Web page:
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Sacraments

The Catholic Church is a 'sacramental' church - she lives by signs and symbols. We as persons need to know that Jesus is with us- day-by-day, in times of choice, at times of crises. Jesus wants us to know He is there for us. The Catholic Church, as a whole, is a sign that Jesus is with us. The sacraments of the Church help us nourish, strengthen, and express our faith. Through the sacraments, Jesus remains with His people, strengthening, healing, feeding, and forgiving them as they face life’s challenges.

The Catholic Church celebrates seven Sacraments, which were instituted by Christ during his earthly ministry and which continue to define the liturgical life of the Church today. The Sacraments nourish, strengthen, and express faith.

Baptism

Baptism

How do we know that we are a part of His Church? Baptism is the first sacrament of initiation. The sign that Jesus uses is water - flowing water with the words "In the name of the Father and the Son and the Holy Spirit." Jesus knows that water makes clean, refreshes, and gives life. We know that water can cause death. The first way of baptizing someone is to plunge that person underwater (immersion) (death) and then lift him or her out of the water symbolizing a new life - the life of Christ in his Church.

Another way is to pour water over the person's head (immersion lite). Another way of initiation into the church is Baptism of Fire where a person is slain because he or she will not renounce Jesus and His Church. Another way is Baptism of desire where a person wants to be one with the Church but the usual ways are not accessible.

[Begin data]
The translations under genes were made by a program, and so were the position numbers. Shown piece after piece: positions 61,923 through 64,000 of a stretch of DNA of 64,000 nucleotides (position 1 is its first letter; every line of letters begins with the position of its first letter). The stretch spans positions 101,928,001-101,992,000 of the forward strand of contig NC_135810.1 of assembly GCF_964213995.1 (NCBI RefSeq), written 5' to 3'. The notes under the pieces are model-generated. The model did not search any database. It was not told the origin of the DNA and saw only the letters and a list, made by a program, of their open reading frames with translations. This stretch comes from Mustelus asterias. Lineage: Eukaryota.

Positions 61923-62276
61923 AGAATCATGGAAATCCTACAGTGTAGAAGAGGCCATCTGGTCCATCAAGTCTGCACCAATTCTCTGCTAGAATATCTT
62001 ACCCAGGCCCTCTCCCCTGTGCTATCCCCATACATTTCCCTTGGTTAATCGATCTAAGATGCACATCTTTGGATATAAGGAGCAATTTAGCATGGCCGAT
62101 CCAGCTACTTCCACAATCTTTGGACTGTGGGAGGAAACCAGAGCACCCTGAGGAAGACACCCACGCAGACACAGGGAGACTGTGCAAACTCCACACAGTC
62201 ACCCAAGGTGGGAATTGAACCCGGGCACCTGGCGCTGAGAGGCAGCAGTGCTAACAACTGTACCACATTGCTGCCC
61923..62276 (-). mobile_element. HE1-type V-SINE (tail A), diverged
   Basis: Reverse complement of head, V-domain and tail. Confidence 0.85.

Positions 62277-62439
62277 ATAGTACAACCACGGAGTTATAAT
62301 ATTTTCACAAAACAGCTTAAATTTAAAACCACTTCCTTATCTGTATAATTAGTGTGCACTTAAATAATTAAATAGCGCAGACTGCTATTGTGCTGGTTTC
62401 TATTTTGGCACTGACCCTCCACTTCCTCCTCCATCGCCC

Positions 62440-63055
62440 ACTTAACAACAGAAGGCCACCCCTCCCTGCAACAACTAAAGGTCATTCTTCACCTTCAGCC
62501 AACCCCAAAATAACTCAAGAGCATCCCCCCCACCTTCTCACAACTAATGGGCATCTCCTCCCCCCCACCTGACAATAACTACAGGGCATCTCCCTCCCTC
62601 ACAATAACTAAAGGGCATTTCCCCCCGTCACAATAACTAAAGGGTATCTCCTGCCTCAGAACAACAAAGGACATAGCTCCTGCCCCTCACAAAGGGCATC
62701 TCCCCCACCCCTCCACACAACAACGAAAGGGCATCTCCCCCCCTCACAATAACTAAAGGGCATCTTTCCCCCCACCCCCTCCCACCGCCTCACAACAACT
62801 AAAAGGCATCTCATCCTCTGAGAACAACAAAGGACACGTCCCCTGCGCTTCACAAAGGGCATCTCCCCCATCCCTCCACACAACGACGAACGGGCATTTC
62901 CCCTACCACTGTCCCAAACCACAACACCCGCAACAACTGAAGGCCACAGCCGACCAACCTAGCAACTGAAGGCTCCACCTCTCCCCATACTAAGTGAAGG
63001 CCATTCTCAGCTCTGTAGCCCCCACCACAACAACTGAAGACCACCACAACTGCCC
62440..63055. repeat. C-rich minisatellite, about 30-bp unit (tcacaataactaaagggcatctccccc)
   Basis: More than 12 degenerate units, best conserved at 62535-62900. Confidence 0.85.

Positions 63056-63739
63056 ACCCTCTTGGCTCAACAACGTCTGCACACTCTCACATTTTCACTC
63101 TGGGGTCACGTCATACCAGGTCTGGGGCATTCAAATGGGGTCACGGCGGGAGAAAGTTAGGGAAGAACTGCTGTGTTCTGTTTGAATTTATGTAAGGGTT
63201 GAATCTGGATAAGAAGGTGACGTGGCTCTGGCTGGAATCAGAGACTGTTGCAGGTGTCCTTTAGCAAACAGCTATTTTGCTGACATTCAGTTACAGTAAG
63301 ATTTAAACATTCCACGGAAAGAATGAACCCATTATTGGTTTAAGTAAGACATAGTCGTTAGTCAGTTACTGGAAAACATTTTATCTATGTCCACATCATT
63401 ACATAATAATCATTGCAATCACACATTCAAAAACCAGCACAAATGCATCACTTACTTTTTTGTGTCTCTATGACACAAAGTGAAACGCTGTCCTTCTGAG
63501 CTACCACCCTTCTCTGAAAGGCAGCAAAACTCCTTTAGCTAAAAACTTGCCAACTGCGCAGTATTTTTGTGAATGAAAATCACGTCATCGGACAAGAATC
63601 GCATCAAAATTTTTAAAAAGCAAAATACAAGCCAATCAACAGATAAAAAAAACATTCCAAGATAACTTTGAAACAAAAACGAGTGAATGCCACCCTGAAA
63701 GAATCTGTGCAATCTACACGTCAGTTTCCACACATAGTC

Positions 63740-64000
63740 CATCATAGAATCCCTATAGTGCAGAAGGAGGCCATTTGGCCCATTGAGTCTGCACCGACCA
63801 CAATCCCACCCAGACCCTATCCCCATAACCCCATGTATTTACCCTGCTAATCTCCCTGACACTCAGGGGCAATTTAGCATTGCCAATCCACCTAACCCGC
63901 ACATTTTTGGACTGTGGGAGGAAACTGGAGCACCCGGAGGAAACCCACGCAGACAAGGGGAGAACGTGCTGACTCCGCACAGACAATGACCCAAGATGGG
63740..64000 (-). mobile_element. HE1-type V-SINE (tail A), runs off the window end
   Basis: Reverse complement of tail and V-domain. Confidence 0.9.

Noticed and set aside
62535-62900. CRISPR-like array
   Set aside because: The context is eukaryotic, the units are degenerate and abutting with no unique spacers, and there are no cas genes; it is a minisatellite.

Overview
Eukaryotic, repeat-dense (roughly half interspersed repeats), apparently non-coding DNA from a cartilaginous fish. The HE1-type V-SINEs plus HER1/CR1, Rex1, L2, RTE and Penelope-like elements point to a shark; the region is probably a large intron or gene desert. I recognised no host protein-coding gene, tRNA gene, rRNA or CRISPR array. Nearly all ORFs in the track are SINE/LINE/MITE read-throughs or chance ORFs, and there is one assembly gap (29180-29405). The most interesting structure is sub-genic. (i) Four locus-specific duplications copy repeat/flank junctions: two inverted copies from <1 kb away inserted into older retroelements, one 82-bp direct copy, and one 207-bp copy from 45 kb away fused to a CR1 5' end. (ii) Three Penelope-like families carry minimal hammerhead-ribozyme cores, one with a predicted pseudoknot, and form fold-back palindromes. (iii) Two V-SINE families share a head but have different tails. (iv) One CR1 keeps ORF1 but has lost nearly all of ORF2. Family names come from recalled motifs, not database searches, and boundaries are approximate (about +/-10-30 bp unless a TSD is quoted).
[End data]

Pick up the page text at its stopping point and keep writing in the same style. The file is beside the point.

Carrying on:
Infants can be baptized soon after birth. At the time of baptism, parents vow to practice their faith and provide a Catholic upbringing for the child. Adults who have never been baptized take part in the RCIA (Rite of Christian Initiation of Adults), and will typically be baptized at the Easter Vigil. The Catholic Church recognizes baptisms from other Christian denominations that baptize in the name of the Father, the Son, and the Holy Spirit. Thus, a person can only be baptized once.

The usual persons who do the baptizing at BMT Parish is Father Damian or Deacon John. The date of baptizing an infant can be any time - usually on a Sunday after or during Mass. Please call the rectory to set up a date.

Sacrament of Reconciliation

PenanceA prelude to the next Sacrament of Initiation (Eucharist) is this sacrament also known as confession. After the age of reason (seven years old according to the Church), a person can deny Jesus and his commandments for life in the Church. If a person turns his or her back on the Christian Way, Truth, and Life there is an opportunity to come back to the Church. Jesus knows the person needs to say "I'm sorry" and to hear the words "You're forgiven." Jesus provides that opportunity in the Sacrament of Reconciliation. Jesus gave the power to forgive sins and say to the penitent "You're forgiven" to his priests.

Fr. Damian is in the 'confessional' every Saturday at 3:00 P.M.; other times especially during Advent and Lent; and by appointment.

 

Eucharist